I can certainly agree that for someone unemployed or underemployed, getting a job or getting a better job is of far greater concern than future electoral restrictions, but ignoring current and future election law restrictions is only going to make it harder to improve problems such as inadequate education, wages suppressed by a low federal minimum wage, a crumbling public infrastructure, and the growing challenge of climate change, because the people who back restricting the right to vote, both directly and indirectly, are predominantly the same people who oppose dealing with the problems of low-income, unemployed, or underemployed people. Those who push election voting restrictions are also among those who benefit the most from keeping wages low and who oppose increasing the minimum wage.

Yet far too many Americans fail to understand that restricting voting access, over time, is just as much an economic issue as a legal issue; it’s just not as obvious to most people.

What Doesn’t Happen

Almost all the time, novels – and their authors – are judged by how they depict what happens in their work, and how the protagonists and possibly the antagonists act, either to further or thwart the action. Sometimes, the protagonist must accomplish something against great odds, and sometimes he or she must thwart the diabolical plans of the antagonist.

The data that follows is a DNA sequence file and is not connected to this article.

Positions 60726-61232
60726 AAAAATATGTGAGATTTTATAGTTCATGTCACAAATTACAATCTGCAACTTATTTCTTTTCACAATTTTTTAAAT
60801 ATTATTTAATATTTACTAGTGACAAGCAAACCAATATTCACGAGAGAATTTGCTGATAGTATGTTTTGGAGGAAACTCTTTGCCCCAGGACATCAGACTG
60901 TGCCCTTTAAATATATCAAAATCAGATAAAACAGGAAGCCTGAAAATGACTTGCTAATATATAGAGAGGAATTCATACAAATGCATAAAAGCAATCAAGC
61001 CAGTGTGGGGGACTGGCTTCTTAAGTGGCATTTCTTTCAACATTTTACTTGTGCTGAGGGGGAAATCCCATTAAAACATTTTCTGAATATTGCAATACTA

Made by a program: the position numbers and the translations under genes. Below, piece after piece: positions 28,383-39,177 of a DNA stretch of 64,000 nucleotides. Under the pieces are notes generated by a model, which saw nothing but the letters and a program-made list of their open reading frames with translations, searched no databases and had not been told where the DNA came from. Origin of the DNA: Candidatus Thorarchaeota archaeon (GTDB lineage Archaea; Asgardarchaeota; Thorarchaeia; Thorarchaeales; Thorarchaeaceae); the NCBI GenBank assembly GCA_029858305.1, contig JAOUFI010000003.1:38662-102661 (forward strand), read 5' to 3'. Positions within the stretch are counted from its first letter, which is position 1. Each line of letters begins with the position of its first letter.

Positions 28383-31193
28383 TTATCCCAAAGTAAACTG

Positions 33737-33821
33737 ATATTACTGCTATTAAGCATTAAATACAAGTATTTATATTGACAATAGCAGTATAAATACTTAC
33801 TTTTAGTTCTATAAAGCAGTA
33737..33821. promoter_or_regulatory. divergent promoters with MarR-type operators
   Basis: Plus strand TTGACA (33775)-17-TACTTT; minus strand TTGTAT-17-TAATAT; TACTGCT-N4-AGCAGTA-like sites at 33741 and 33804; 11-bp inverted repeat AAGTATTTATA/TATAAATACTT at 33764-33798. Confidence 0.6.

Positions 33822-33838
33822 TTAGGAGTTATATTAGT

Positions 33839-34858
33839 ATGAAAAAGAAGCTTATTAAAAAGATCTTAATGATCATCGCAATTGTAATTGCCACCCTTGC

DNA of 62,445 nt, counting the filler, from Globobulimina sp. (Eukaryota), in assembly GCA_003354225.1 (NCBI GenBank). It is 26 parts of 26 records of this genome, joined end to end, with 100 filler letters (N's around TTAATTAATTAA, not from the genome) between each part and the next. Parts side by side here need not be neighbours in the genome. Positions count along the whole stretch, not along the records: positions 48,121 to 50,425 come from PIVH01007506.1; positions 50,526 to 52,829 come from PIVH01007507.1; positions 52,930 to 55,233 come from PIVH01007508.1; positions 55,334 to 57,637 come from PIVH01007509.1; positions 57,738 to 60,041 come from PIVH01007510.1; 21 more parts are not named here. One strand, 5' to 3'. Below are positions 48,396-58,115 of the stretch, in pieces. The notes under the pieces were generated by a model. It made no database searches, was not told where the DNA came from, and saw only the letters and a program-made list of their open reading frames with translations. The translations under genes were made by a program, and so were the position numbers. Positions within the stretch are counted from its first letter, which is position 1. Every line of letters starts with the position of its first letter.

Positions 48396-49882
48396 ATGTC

In real life, however, sometimes there’s a third possibility – that an evil is occurring slowly and inexorably and that very few people are aware of that evil or that they’re aware of the events and don’t see them as evil. As a result, no one does anything, or too few people do anything.

Now, there are more than a few novels where the protagonist appears in such situations and attacks and miraculously and quickly brings the evil and the evildoers to an end. In history and real life, however, that usually doesn’t happen… and when it does, it usually takes time and/or a war or two and also, usually, very few people are pleased with the results.

In the first century or so after the creation of the Islamic faith, women played notable and powerful roles, but as the clerics (male) became more powerful, women became less so and were marginalized on a continuing basis… and few if any men with power did anything about it, certainly nothing that reversed that trend. Now, personally, that strikes me as a growing evil, but it clearly didn’t bother the men of the faith.